Storytelling, Family Rituals and the Birthday Fairies
All you blogging parents out there – make hay while the sun shines because one day soon, your child will turn 13 and they will make you swear (on bibles and graves no less!) to never mention them on your blog because it’s random and freaky and embarrassing. In short, turning up, in any way (especially photos) on your mum’s blog is SOCIAL SUICIDE.
I have pointed out, on more than one occasion, that I am not well known (I like to call it undiscovered) and it’s highly unlikely anyone would recognise them but they roll their eyes and repeat that knowing phrase that is the cornerstone of puberty – “You just don’t get it!”.
But because Neve turned 13 years old yesterday and because I know that precious memories hang on family rituals and traditions, I am going to risk all, and introduce some very old friends of mine. Readers – (drum roll) meet the Birthday Fairies.
I can’t really put my finger on the exact origins of these glittery little folk but they turned up on Neve’s first birthday. Molly was three and a half. They seemed to instinctively know that despite feeling excited about her little sister having a birthday, Molly needed a little encouragement to stay on track.
So on the eve of Neve’s first birthday, somewhere around midnight, when the house was uncharacteristically quiet, the Birthday Fairies crept in. We know this because they left dainty little talcum powder footprints throughout the house. They then got straight to work decorating the birthday girl’s bedroom. There were streamers, balloons, glitter (remnants of which can still be found today) and little Christmas bells hanging on a string across the room. On the bedside table, the Birthday Fairies left a gift. That first year, if memory serves me correctly, it was a miniature tea set, complete with a tiny silver serving tray. The footprints also trailed mysteriously into Molly’s room, along with scatterings of fairy dust, glitter and some wayward balloons. And there, balancing on the pile of books on Molly’s table, they left a small box with a matching miniature tea set. The excitement of that first birthday was lost on Neve, she was way more interested in the box but Molly was in heaven. Dolls were found and a party was planned and lemonade tea was served on a perfectly tiny silver tray.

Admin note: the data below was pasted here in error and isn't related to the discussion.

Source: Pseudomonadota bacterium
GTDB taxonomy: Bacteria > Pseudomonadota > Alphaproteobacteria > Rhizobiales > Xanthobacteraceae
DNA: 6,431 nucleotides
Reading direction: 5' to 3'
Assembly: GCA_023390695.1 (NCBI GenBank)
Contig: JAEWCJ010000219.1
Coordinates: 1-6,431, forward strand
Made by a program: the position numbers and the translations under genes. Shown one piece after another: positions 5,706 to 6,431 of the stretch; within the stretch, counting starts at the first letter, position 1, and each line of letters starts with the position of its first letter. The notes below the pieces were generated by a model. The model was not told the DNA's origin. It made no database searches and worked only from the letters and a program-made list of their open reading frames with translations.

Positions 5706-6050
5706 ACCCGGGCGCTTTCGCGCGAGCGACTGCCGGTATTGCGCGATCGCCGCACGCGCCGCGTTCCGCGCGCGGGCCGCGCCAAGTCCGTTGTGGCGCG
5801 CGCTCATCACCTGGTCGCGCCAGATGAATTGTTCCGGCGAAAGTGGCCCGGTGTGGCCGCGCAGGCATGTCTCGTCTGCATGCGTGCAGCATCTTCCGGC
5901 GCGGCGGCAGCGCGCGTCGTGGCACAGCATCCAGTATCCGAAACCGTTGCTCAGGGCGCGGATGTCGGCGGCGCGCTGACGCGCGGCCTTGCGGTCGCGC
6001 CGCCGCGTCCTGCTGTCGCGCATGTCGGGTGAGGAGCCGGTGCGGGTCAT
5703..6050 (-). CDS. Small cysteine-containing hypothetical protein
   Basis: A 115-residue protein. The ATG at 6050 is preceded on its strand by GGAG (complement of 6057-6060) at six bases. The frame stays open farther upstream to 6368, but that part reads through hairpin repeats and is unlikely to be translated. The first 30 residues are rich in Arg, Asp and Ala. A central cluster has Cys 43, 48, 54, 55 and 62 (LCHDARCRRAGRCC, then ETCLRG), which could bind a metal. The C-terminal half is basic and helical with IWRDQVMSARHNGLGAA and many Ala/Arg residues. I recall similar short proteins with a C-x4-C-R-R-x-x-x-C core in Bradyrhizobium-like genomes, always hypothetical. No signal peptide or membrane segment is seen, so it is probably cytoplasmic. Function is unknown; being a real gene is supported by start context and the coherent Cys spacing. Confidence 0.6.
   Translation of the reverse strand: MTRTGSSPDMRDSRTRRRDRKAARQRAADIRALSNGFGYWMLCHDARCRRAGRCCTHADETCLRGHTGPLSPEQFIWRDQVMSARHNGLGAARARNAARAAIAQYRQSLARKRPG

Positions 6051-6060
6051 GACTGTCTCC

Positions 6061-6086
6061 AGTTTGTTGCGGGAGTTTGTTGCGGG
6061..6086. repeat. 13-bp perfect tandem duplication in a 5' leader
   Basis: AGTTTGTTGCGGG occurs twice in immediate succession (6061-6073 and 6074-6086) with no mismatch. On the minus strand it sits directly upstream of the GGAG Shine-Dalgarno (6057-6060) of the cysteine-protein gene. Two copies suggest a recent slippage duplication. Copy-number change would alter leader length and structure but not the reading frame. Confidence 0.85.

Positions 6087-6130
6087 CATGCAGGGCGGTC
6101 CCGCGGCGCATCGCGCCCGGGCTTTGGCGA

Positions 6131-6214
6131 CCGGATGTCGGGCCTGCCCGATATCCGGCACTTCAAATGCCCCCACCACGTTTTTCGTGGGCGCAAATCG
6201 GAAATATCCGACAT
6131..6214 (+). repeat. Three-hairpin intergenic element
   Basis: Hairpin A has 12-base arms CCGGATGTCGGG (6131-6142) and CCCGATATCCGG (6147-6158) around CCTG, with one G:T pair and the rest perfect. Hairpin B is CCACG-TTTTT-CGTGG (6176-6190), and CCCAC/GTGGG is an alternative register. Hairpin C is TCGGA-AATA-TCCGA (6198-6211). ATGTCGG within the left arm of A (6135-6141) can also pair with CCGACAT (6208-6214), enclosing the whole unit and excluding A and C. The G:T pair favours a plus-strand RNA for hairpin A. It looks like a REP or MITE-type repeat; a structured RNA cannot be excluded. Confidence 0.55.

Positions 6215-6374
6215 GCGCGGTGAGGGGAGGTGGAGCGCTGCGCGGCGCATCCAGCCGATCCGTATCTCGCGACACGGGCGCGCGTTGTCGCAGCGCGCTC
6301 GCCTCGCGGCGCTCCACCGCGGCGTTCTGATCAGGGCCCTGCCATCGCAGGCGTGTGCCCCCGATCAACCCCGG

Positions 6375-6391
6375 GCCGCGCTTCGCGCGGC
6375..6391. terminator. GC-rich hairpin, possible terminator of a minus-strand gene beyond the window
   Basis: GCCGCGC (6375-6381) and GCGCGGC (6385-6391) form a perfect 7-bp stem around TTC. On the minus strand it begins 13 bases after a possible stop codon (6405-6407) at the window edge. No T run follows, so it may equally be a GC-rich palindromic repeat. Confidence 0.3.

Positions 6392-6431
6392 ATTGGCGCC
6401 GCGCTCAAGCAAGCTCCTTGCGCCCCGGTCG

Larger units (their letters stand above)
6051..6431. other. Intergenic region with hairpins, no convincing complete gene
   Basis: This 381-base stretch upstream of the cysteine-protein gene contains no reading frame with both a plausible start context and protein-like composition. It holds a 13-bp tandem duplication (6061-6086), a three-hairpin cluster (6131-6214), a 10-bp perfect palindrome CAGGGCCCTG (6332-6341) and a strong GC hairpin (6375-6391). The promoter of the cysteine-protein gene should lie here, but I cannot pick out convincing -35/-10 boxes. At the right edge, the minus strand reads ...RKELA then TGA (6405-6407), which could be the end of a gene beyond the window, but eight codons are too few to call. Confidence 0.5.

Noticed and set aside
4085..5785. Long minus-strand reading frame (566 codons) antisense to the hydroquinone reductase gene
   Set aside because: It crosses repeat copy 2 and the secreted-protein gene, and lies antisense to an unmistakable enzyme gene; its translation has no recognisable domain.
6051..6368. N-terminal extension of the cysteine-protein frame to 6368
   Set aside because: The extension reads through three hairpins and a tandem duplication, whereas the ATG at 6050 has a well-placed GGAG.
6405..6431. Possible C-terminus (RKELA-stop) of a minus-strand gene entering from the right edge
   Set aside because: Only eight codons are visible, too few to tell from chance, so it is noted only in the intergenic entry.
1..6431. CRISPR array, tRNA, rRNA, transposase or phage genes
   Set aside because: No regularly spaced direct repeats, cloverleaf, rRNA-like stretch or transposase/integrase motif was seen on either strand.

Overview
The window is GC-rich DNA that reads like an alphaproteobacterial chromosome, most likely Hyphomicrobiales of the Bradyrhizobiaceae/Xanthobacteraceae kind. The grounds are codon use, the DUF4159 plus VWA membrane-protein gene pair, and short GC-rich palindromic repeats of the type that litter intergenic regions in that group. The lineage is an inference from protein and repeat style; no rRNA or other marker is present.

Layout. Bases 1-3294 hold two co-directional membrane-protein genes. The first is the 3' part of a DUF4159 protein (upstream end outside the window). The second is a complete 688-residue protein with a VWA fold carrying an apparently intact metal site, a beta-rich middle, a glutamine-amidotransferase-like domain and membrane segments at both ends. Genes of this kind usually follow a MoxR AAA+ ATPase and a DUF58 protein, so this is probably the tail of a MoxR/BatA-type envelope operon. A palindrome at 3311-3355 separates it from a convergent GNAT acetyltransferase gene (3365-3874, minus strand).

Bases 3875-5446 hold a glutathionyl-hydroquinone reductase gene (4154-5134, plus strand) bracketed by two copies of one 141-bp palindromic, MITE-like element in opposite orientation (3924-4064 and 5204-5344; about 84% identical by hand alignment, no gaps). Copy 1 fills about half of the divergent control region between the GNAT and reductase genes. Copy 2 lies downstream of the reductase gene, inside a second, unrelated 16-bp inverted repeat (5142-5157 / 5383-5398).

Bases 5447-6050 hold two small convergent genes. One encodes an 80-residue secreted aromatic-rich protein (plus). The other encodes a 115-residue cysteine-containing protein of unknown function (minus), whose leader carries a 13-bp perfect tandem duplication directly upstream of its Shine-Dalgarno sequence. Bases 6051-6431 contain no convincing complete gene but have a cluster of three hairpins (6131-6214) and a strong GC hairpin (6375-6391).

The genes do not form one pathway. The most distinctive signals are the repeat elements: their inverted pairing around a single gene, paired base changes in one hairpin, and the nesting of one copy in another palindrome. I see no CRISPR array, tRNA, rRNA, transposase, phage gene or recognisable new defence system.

Through the years, we discovered quite a bit about the Birthday Fairies – like the fact that the presents were so small because it was tricky to fly with an oversized gift. But don’t get me wrong – the Birthday Fairies were strong all right. Some years they would actually stretch the arms and legs of the birthday girl so she would look all ‘growned up’. Of course, they did this ever so gently but to great effect. After unwrapping the presents and kicking through a mountain of balloons, it was our job to measure the arms and legs of the birthday girl and pronounce her bigger than the year before. Thankfully those fairies never let us down. It also became a tradition of its own to leave the decorations in the room till the balloons grew old and wrinkly and the streamers begged to be released from the walls. Then and only then, was the room restored to its pre-birthday state. The glitter, however, was harder to dispose of and would be found in nooks and crannies around the house for months afterwards.
Life wasn’t always so sweet for the Birthday Fairies. One year, after much debate with their cousin about the validity of this little group of birthday do gooders, it was decided that Molly, Neve and Alan would stay up all night and uncover the truth. I am not sure how the Birthday Fairies actually made it through the booby traps and the tricks and sleeping bags, but next morning, the room was decorated perfectly and three presents were neatly wrapped and delivered. Alan was far from convinced but it seemed the Birthday Fairies had won the first round.
A year or so later, Neve ran out from school, got in the car with eyes wide open and told me the awful truth -the Birthday Fairies didn’t visit her friends. She had gone through the whole ritual with her class and no one had ever heard of them before. What could we (meaning you) do to get the Birthday Fairies to visit them?
Molly, who was a big kid of eight or nine by then, said with the hint of a smile in her voice, “I think they need to ask their own mums for help.”
“Oh,” Neve said, thoughtfully. We were at the traffic lights by now and I could see Neve in the rear vision mirror, slowly piecing the puzzle together. I held my breath. I mean, I was quite attached to the Birthday Fairies and not quite ready to say goodbye.
“I totally get it,” Neve smiled… “their mum needs to leave the window open.” Molly and I burst out laughing. By then, the lights had changed and cars were honking their horns. But we were still laughing. The Birthday Fairies had won again.
Our girls, it seems, are quickly growing up. We hardly recognise them with their lap tops and ipods, their dresses, make up and hair straighteners. Along the way, the Birthday Fairies have been content to take a back seat and watch the celebrations from afar but for some reason, I really missed them this year. I’m pretty sure they’re going to make a giant comeback in 2012. Because really it doesn’t matter how old you are (or how old you think you are), you can always do with a little magic on your birthday.
What rituals and traditions are part of your family celebrations? I’d love to hear about them.